our assistance and we arrived at our destination at 8.20 a.m. I then reported to Captain Lyon, assistant engineer, and under his direction my command, assisted by about sixty colored troops, commenced to unload the boats. The unloading of the boats and loading them up again on trucks occupied until 4.30 p.m. This was accomplished with some difficulty as we had only eleven regular pontoon trucks; ten others were made for boats differently constructed from our own, and the remainder were army wagons, out of which we had to manufacture trucks. The labor, however, was successfully accomplished, as previously stated, at 4.30 p.m., and we arrived at a point on the James River, called Jones' Landing, at 8 p.m., and at that place the boats were launched and 1,400 infantry ferried down the river about two miles and a half to Deep Bottom, and landed safely on the opposite bank. The wagons with chess, balks, &c., moved down the river-bank to a point [on Jones' Neck] directly opposite to where the troops were landed, and here the boats were also collected, and at 1 a.m. I commenced to built the bridge. It was my desire and intention to build it by simultaneous rafts, but owing to the bank of the river being very muddy I was compelled to lay the bridge by successive pontoons. It was completed at 4 a.m. on the 21st instant, and consists of twenty-seven pontoons and twenty-nine bays. Since that time I have placed a draw [140 feet in width] in the bridge for the more expeditions passage of gun-boats and other vessels passing up and down the river. The bridge is now in good order, and my command in a most efficient and healthy condition.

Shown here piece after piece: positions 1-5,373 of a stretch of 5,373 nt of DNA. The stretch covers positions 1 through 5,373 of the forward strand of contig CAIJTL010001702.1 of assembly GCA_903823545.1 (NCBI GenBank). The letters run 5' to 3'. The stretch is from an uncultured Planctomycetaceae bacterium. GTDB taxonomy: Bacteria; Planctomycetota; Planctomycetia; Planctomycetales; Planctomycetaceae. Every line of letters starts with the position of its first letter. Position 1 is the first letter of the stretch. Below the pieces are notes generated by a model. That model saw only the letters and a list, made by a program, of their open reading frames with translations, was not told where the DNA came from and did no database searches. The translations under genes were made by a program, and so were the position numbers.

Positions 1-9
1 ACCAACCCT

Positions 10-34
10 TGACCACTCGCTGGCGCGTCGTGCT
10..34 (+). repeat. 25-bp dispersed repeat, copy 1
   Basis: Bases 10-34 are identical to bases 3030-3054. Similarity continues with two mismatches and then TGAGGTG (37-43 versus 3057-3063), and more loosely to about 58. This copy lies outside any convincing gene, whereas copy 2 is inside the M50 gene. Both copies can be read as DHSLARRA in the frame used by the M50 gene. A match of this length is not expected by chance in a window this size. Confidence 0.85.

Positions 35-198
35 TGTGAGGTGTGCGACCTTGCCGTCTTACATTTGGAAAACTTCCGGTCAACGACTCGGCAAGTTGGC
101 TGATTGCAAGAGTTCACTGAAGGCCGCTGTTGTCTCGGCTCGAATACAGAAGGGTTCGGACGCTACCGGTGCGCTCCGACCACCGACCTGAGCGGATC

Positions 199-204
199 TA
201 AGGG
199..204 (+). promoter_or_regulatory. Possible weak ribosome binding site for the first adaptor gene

Very respectfully, your obedient servant,
Captain,15th New York Vol. Engs., Commanding Pontoon Bridge Train.
SPECIAL ORDERS, HEADQUARTERS ARMY OF THE POTOMAC,
No. 169. June 26, 1861.
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V. In compliance with instructions received from headquarters Army of the United States, Colonel H. S. Burton, Fifth Artillery, will report at once to Major General W. F. Smith, commanding Eighteenth Corps, to take temporary charge of the artillery of the line of that corps.
By command of Major-General Meade:
HEADQUARTERS SECOND ARMY CORPS, June 26, 1864-10 a.m.
My officer of the day reports all guiet. The enemy have pitched tents and their supply trains are issuing rations with all the appearance of a camp in permanence. I find that my pickets had consented to a cessation of firing and that it had stopped along my lines. I have ordered officers permitting this under arrest and ordered sharpshooters deployed along my front and enemy driven back after notice.
D. B. BIRNEY,
Major-General of Volunteers.